Signs of the Times
Our commitment to be a bridge of hope and reconciliation for our community continues. Likewise our commitment to uproot racism and grow a beloved community of justice and dignity carries forward. Our work in the cause of Christ continues even as, in accord with a request from the staff of the Village of Libertyville, the banners on the columns of our church portico and the entrance to the C.E. wing have been removed.
The Session was notified by Village of Libertyville staff that they relaxed enforcement of sign ordinances during the pandemic to accommodate businesses that felt a need to generate traffic with more visible signage for sales and events. They communicated to us and to other churches that they considered ordinances about sales and events to apply to church signage. As stalwart citizens of the village, predating its incorporation, the church is cooperating with the village and the request of its staff. Still, the Session has begun a conversation with the village to review whether ordinances regarding shops and sales truly were written with church signage for religious expression in mind.
Looking back to the days following the death of George Floyd and the wider exposure of racism’s impact in our land, the Session placed a banner proclaiming three words – black lives matter - as a statement of faith meant to lift up those who bear a unique burden. While the sign was affirmed by large numbers of our congregation and community, many confused our purpose with other organizations and events of the day. The Session clarified its perspective last summer with communication that was mailed via USPS to the congregation and that has remained on our website’s anti-racism section ever since (alongside resources and videos from each minister with biblical grounding for our statement).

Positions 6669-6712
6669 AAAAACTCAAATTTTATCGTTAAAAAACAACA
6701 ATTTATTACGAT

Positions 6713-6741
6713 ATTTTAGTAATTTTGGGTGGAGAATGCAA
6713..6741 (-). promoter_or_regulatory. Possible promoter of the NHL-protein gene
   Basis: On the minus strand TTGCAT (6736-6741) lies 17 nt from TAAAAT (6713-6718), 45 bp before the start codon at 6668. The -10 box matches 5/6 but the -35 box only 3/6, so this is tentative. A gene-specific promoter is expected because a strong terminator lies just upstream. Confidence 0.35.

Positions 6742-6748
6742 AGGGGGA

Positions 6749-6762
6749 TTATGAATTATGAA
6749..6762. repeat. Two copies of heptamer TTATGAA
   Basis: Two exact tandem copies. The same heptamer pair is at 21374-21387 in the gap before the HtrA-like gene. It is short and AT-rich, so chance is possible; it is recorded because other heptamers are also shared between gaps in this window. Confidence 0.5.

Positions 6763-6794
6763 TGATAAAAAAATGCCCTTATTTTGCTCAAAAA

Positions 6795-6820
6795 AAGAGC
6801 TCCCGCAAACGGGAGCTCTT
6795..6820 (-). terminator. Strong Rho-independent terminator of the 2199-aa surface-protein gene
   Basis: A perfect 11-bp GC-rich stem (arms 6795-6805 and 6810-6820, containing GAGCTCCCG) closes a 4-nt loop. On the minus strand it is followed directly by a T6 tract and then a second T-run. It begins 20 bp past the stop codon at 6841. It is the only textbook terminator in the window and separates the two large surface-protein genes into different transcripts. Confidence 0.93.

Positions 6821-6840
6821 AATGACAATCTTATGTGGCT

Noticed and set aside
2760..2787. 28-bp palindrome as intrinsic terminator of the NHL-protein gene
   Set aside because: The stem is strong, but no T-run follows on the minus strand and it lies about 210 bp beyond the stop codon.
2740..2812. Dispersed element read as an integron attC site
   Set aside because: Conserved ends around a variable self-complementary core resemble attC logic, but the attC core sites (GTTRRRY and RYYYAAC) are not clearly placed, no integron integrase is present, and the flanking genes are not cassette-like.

This moment is an opportunity to both reaffirm our commitments and affirm the broader work of faith that we are about. The Session has affirmed that we are a PCUSA Matthew 25 congregation that emphasizes: Building congregational vitality; Dismantling structural racism; and Eradicating systemic poverty. Our work is broad and interconnected and the ongoing work to uproot racism is consistent with our witness to Jesus Christ.
In Matthew 12, some Pharisees approached Jesus insisting he show signs. He responded by saying that what they will be given is the “Sign of Jonah.” “Just as Jonah was in the whale’s belly for three days and three nights, so the Human One will be in the heart of the earth for three days and three nights.” – Matthew 12:40. Jesus was offering the sign of the fish – as a sign of his suffering, death, and resurrection. It also was an opportunity for transformation. Now today, as Christians applying the faith to this age of ours, we see challenges of racism and poverty through the lens of Jesus’ suffering, death, and resurrection.
Moving forward, there may be occasional signs on our church campus. And there will always be detail about all our ministries on our website. Yet when we share a message, be assured, it stems from the fact that we are a vital congregation that is relevant with faith for our age. Our hope is in the resurrection of our Lord and Savior Jesus Christ. He remains the sign of hope for the world. In the weeks and months ahead, we will continue to share that sign by working to uproot racism, eradicate poverty, and share good news with persistence and hope.
Pastor Brian Paulson